Photo of smoke and clouds gathering over an Oregon skyline, Photo by Canva Creative Commons
Editor’s Note: Alison Lerch joined the Fire Adapted Communities Learning Network team in 2021 to form and facilitate the Smoke Learning Group. Since 2007, Alison has supported wildfire programs for state and local government, tribes and nonprofit organizations. Alison has a deep passion for pushing the boundaries of forming and sustaining essential partnerships and creating equitable programs that reach the whole community. Ali lives in Salida, Colorado and now works for the Colorado Department of Natural Resources Executive Director’s Office as their Wildfire Mitigation Program Administrator. Here Ali shares some takeaways and resources gathered as part of the Smoke Learning Group.
It has been another summer where almost everyone I know across the country has, in some way, been affected by wildfires and the smoke that follows. From a recent story in KCRW, “The impacts of wildfire smoke could be one of the largest climate-related impacts across the Western U.S. And as we’re seeing increasingly, it’s not just limited to the Western U.S.,” Burke said.
I’m starting to wonder when I will stop categorizing summers by wildfire severity, as each year progressively tells a similar or worsening story. For wildfire practitioners, the story is embedded in our soul; although fire years are unpredictable, being prepared for a challenging one is essential.
I find immense hope in all the preparation we complete as wildfire specialists, citizens and fire managers, to live with wildfire in a more healthy way. Colleagues are pushing forward the need to get more prescribed fire on the ground to create resilient landscapes and protect communities. And I too have been humbled and hopeful by the opportunity to lead a group of thoughtful practitioners and public health specialists throughout the first half of 2021 in a learning group focused on smoke and smoke readiness.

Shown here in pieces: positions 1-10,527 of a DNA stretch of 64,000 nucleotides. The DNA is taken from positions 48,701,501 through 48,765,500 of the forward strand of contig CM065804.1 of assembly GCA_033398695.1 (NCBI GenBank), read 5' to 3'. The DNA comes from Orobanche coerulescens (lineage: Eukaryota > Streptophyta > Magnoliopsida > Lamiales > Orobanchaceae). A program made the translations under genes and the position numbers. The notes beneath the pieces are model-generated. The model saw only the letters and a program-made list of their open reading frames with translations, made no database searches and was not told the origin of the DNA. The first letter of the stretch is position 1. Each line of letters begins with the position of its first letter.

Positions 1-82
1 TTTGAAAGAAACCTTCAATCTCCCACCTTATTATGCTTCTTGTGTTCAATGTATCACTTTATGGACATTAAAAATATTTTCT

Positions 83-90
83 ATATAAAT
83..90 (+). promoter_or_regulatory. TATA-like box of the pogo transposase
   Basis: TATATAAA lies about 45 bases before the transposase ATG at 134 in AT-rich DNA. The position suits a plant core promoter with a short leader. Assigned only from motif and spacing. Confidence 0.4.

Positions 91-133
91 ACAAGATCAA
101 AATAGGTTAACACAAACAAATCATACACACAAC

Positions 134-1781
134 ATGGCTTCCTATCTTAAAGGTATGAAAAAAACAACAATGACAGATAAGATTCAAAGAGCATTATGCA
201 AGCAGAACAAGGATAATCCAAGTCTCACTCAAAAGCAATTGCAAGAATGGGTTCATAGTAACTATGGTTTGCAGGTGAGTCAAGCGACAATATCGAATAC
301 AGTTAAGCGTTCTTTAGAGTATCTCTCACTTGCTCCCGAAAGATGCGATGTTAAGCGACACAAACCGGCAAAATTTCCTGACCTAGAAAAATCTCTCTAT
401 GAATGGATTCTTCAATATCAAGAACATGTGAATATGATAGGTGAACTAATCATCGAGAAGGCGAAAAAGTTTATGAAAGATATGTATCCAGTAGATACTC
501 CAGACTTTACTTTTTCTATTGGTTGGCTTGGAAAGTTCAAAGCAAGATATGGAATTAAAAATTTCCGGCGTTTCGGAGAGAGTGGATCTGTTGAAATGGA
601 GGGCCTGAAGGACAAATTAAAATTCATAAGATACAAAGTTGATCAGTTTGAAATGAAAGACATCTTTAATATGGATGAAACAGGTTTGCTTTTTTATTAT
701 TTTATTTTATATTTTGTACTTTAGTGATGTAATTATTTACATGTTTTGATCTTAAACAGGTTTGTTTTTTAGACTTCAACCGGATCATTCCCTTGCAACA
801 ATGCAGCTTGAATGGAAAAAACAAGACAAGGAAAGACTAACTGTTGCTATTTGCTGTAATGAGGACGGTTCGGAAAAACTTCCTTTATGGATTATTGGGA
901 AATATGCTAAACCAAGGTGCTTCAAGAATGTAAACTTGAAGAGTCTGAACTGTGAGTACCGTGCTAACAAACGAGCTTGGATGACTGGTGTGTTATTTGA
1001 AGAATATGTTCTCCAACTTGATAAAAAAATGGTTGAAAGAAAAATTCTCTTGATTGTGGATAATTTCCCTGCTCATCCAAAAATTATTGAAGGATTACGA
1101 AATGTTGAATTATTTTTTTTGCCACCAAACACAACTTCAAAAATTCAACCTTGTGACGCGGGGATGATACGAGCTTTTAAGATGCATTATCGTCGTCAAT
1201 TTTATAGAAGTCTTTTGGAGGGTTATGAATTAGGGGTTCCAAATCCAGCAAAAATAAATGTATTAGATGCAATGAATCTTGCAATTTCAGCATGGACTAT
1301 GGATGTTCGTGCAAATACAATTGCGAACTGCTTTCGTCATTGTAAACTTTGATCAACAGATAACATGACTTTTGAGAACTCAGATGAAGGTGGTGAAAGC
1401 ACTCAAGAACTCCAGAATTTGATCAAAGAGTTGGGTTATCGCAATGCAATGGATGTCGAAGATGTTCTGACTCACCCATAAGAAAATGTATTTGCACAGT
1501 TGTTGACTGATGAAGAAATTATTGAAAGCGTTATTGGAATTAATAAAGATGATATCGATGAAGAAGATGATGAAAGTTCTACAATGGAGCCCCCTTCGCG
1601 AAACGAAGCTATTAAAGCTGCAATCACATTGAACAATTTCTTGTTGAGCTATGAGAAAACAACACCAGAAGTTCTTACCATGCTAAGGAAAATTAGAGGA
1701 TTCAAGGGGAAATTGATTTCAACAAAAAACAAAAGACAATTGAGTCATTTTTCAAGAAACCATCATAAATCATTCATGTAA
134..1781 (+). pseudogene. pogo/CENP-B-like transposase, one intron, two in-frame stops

The Smoke Learning Group, hosted by FAC Net, provided an opportunity for close to 50 practitioners from across the country to come together monthly, talk about opportunities and challenges, and share best practices that enable their communities to better prepare for inevitable smoke. Conversations with smoke leaders, such as Sarah Coefield with Climate Smart Missoula and the Missoula City-County Health Department and Dr. Sarah McCaffrey of the USFS Rocky Mountain Research Station, helped practitioners explore what is possible with respect to smoke programs, how to communicate with communities effectively, and more. Converging public health and wildfire readiness was powerful, as no amount of smoke is healthy, to anyone — this was the lens our learning group worked through. There are some fundamental themes we centered around and the resources shared were vast, varied and powerful.
Being Smoke-Ready is Personal
Being smoke ready is both a personal and community scale initiative. As practitioners, we have the unique opportunity to identify needs on the community scale, but before we can ready our communities for smoke from prescribed fire or wildfire, we also need to embody a life of good health and smoke preparation ourselves. Thinking back to 2017 in Southwest Oregon, when Ashland had some of the worst air quality in the US, I had to take many actions to better prepare my own home. In the process, I learned a lot.
- I studied the windows in my 1978 house in Talent, Oregon with a portable air sensor during a heavy smoke day, watching the sensor increase and decrease in PM2.5 as the wind would blow. Smoke was leaking into my house through the window frame.
- I researched my furnace and found a YouTube video that showed me where I could install an additional MERV 13 rated air filter. After running my HVAC system on the fan setting for six weeks straight, I burned out the motherboard. I was grateful for my home warranty on that day.
- I only entered my house from the garage during smoke events and put the Portable Air Cleaner next to the door.
I was doing these things not only to practice what I was talking with my community about, but for my own peace of mind. I needed to know that my family and cats were breathing the cleanest air possible. I also knew I could take these practices back to my community and stakeholders who were also seeking ways to ensure a clean breath of air. Being smoke-ready does quite literally start at home.
Learning From Practitioners Across the Nation
Fortunately, smoke-ready programs across the country have been evolving since my time in Oregon and the last six months with the Smoke Learning Group have provided an incredible learning journey into HEPA filter community programs, prescribed fire outreach, smoke monitoring tools and more.